Be the Morale-Boosting GM
     

Powerful managers enlist staff participation.
credit: iStockphoto/sjlocke
Most of today’s best radio managers have had to manage people by trial and error. There is no one training process for radio management, nor is it simple. You’re also overseer of the station’s morale.

Managing personnel has not always been one of the main criteria for becoming program director or general manager; yet these positions often dictate the station’s management style and the morale that results.

As consultant, I’ve noticed the importance of maintaining the staff’s confidence as a leader. You can’t lead if those following aren’t convinced you’re the one for the job. In a conflict, you’ve got to rise above your personal feelings and let your immediate emotional response pass beforeyou determine how to respond.

The most basic element in managing and creating positive morale is the art of honest communication. People don’t execute what they don’t understand. Good communication is a priority of the highest level. People best accomplish that which they embrace — or at the very least understand.

Take responsibility for your actions; it is the only way to manage people effectively. Own up to “doing the right thing” at all times. This is a masterful way to demonstrate integrity while gaining respect of the staff.

Whether you caused a problem or not, take the responsibility to bring it to the attention of management so it may be addressed. We respect a person who admits to mistakes, asks for help or guidance to correct it, and then does what’s necessary to make things work.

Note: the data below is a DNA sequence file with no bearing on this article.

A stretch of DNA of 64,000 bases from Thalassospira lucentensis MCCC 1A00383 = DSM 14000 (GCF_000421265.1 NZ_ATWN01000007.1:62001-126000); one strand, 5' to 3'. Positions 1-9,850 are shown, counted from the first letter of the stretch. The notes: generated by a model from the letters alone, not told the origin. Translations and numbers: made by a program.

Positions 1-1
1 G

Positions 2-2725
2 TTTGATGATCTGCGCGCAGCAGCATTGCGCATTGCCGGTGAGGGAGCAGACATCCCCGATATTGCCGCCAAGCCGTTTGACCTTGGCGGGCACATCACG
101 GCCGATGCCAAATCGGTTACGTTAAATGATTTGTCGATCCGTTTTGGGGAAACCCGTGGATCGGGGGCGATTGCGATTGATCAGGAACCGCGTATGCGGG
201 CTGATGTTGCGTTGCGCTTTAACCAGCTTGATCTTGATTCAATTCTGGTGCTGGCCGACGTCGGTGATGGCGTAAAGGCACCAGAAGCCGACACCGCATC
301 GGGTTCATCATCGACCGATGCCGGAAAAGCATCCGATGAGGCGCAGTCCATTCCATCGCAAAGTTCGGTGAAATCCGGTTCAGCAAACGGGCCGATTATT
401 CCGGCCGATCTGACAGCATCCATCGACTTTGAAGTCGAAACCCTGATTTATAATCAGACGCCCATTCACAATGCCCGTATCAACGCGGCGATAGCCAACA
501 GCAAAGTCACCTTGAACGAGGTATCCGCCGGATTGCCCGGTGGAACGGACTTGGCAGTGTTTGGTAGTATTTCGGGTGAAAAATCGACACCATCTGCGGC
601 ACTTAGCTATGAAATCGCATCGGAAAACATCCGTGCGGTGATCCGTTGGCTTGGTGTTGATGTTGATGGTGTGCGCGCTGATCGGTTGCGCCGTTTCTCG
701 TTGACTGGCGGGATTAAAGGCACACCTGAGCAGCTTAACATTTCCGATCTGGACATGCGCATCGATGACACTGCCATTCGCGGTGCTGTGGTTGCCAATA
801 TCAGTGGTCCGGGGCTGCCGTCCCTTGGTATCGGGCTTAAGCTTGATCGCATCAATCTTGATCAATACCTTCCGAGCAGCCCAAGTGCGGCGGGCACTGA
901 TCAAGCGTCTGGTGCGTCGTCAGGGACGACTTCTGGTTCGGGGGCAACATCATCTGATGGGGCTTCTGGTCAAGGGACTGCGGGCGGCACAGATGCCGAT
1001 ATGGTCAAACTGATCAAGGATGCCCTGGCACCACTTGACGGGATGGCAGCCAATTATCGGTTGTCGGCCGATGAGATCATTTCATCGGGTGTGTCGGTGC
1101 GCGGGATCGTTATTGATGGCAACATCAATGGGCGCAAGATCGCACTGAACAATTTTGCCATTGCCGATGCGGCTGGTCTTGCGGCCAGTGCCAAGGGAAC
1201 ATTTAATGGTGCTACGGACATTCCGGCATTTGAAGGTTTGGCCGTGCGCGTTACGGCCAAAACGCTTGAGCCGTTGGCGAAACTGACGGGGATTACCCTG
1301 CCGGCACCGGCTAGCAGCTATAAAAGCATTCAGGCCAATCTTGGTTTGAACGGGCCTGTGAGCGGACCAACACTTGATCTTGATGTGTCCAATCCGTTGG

How do you best describe your management style? Are you hands-on, laid back or someplace in between? Is it important to “park your ego at the door”?

Each manager has his or her ways of accomplishing effective ways to manage morale. You must hire people who can understand and are willing to conform to your standards of excellence. Provide them with the best tools your budget allows.

Involve them in all aspects pertaining to department and individual goals, and then establish a system of meetings and reports, which allows you to track their progress without interfering with their day-to-day endeavors.

Further, a management mission statement for the station or group is an effective way of enlisting staff and encouraging them to work toward the same goals.

Ask staff to participate in the process. It increases morale while creating ownership in the principals important to the collective group.

The ultimate mission statement, which I use as a “way of life,” is that if you believe your station or group is the best place in the state or country to work, ultimately the best people will want to work here.

Gary Begin, with partner Steve Bianchi, is a radio consultant, researcher and strategist with Identity Programming, a multi-format consulting firm specializing in small- and medium-growth markets. It is based in Jackson, Tenn., with offices in Warwick, R.I.Reach him at (731) 437-0536 or via garybegin@jaxnet.net.


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